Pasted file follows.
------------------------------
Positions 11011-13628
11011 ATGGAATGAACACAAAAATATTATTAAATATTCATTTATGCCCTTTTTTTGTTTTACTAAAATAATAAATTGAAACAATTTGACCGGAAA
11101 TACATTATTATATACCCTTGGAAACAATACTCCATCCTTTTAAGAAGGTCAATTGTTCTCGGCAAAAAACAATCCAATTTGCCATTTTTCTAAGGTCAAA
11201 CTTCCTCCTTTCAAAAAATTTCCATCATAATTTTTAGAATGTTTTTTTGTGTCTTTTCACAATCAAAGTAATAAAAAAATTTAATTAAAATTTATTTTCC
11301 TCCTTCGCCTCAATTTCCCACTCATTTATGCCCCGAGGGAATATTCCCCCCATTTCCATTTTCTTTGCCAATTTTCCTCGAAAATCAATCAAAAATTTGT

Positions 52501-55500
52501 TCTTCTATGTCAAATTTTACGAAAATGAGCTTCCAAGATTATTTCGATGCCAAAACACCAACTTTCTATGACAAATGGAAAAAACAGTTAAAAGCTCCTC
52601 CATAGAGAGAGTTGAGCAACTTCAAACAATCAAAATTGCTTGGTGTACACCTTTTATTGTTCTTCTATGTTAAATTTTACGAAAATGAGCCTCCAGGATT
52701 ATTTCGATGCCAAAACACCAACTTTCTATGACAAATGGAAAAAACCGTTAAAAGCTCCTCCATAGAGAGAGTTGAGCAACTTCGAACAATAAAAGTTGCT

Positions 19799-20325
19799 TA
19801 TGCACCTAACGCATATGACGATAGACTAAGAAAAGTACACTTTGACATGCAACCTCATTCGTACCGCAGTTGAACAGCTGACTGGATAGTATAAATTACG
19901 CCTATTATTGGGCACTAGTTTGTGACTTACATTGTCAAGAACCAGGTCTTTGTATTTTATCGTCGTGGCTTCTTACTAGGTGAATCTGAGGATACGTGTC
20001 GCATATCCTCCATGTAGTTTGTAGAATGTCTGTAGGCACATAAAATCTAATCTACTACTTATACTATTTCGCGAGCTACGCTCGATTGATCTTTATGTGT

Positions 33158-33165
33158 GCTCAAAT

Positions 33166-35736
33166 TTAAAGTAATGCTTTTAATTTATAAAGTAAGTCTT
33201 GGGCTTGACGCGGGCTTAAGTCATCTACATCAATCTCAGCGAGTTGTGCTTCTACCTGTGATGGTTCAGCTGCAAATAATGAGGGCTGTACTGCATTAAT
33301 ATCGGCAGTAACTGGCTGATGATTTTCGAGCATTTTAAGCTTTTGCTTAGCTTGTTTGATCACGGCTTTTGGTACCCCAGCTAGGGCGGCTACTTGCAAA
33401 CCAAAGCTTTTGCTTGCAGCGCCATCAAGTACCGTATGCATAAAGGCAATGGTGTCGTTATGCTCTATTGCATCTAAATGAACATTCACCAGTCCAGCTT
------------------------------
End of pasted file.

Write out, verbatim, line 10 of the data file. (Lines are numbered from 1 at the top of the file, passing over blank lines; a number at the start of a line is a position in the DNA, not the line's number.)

Positions 19799-20325